Alcohol Use Disorder

Alcohol use disorder has the same characteristics of addictive behavior as with drug addictions. In this scenario, rather than using legal or illegal drugs, a person has a compulsive drinking disorder that harms their health.

Alcohol use disorder is a complex disorder that has close ties to genetic predispositions and the environment. A person is more at risk of abusing alcohol if they binge drink or start drinking at a young age. Also, having a family history of alcohol abuse and other mental health disorders puts someone at a higher risk.

Alcohol acts as a depressant which puts someone at risk of operating machinery or vehicles. When alcohol is combined with medications that also depress your system, it can lead to overdoses.

Prescription medications that act as a depressant include benzodiazepines, barbiturates, and other sleep medications. It is fairly common to see contraindications and warnings on prescriptions for avoiding consuming alcohol with the prescribed medication.

Excessive alcohol use can lead to other health issues involving the liver, digestive tract, heart, eyes, and brain. Many of the same signs of addiction to drugs are used for recognizing someone who has an alcohol abuse problem.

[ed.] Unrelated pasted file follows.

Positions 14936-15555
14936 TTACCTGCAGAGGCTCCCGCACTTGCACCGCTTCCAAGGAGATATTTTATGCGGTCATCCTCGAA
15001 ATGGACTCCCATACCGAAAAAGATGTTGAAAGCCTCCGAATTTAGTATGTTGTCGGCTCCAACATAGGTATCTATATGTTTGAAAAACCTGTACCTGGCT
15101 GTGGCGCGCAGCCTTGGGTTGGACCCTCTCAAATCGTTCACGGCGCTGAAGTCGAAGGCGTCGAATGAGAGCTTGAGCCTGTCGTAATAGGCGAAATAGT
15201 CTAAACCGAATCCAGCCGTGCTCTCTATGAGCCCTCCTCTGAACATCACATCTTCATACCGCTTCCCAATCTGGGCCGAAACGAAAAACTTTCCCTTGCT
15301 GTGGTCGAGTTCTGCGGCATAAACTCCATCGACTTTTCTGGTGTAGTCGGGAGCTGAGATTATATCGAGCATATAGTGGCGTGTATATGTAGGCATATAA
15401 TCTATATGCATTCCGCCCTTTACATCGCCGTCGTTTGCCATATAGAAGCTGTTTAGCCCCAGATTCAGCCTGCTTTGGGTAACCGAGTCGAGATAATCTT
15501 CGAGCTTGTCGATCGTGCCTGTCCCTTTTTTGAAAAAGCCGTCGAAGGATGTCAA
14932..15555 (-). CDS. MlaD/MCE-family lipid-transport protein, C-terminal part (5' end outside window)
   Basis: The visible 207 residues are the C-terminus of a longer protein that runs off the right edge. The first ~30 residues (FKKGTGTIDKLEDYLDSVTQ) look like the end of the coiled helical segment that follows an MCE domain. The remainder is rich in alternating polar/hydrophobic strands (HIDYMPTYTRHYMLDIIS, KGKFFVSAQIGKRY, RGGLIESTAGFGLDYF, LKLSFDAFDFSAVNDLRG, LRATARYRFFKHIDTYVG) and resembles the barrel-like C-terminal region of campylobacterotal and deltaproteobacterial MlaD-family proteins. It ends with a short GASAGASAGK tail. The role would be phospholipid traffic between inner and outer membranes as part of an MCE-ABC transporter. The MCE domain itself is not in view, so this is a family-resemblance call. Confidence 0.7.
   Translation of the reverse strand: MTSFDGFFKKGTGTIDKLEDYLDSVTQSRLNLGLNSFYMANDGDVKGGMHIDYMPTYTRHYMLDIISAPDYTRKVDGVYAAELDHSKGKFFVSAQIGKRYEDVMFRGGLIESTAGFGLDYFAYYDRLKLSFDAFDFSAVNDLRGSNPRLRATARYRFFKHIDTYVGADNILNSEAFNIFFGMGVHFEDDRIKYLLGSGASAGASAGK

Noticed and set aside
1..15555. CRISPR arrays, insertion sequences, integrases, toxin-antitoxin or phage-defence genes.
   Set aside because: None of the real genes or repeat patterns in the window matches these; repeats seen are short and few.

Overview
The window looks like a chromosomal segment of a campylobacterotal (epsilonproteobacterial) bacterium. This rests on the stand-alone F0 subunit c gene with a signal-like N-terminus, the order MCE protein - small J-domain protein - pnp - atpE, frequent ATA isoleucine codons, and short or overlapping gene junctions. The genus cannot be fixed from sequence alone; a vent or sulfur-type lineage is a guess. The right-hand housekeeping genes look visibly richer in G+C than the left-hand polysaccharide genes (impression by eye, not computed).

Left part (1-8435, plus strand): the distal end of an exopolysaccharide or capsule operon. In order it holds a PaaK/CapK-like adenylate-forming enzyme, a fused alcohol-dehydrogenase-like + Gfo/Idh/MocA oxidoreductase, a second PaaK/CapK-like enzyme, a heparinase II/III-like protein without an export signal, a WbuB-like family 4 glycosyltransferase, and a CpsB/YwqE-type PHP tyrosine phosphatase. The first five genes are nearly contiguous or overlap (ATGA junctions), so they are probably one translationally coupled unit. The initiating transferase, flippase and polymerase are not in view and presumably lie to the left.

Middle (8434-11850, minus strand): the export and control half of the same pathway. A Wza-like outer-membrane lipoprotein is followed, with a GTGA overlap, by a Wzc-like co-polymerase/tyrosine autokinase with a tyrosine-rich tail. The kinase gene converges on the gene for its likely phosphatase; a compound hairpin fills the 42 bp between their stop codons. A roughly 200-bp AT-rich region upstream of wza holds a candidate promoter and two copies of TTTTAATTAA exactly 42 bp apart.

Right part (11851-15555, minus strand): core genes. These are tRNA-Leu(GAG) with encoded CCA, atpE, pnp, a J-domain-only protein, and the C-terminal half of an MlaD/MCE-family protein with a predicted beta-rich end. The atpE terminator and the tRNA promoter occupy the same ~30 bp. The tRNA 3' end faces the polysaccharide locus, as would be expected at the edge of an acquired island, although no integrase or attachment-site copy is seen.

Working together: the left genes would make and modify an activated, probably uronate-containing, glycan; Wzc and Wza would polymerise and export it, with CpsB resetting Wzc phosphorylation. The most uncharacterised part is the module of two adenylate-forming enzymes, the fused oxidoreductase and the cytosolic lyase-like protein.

Alcohol is especially detrimental to adolescents and teens. Alcohol use before the age of 21 puts adolescents at a higher risk for mental health disorders, sleep disorders, self-harm, and risky behavior. Additionally, almost 40% of fatal motor vehicle accidents for teens and young adults between the ages of 16 and 24 involved alcohol use.

Alcohol Withdrawal

The timeline for detoxing from alcohol vary but typically runs between 7 to 10 days. During this time, it is common to see various withdrawal symptoms. Similar to opioid withdrawals, this process is best monitored in a rehab and detox center where skilled professionals can help you or a loved one through the process.

Withdrawal symptoms can start within eight hours of someone’s last drink. The symptoms typically present with visible shaking. For the next few days, the symptoms will start to progress to delirium, hallucinations, and mood swings.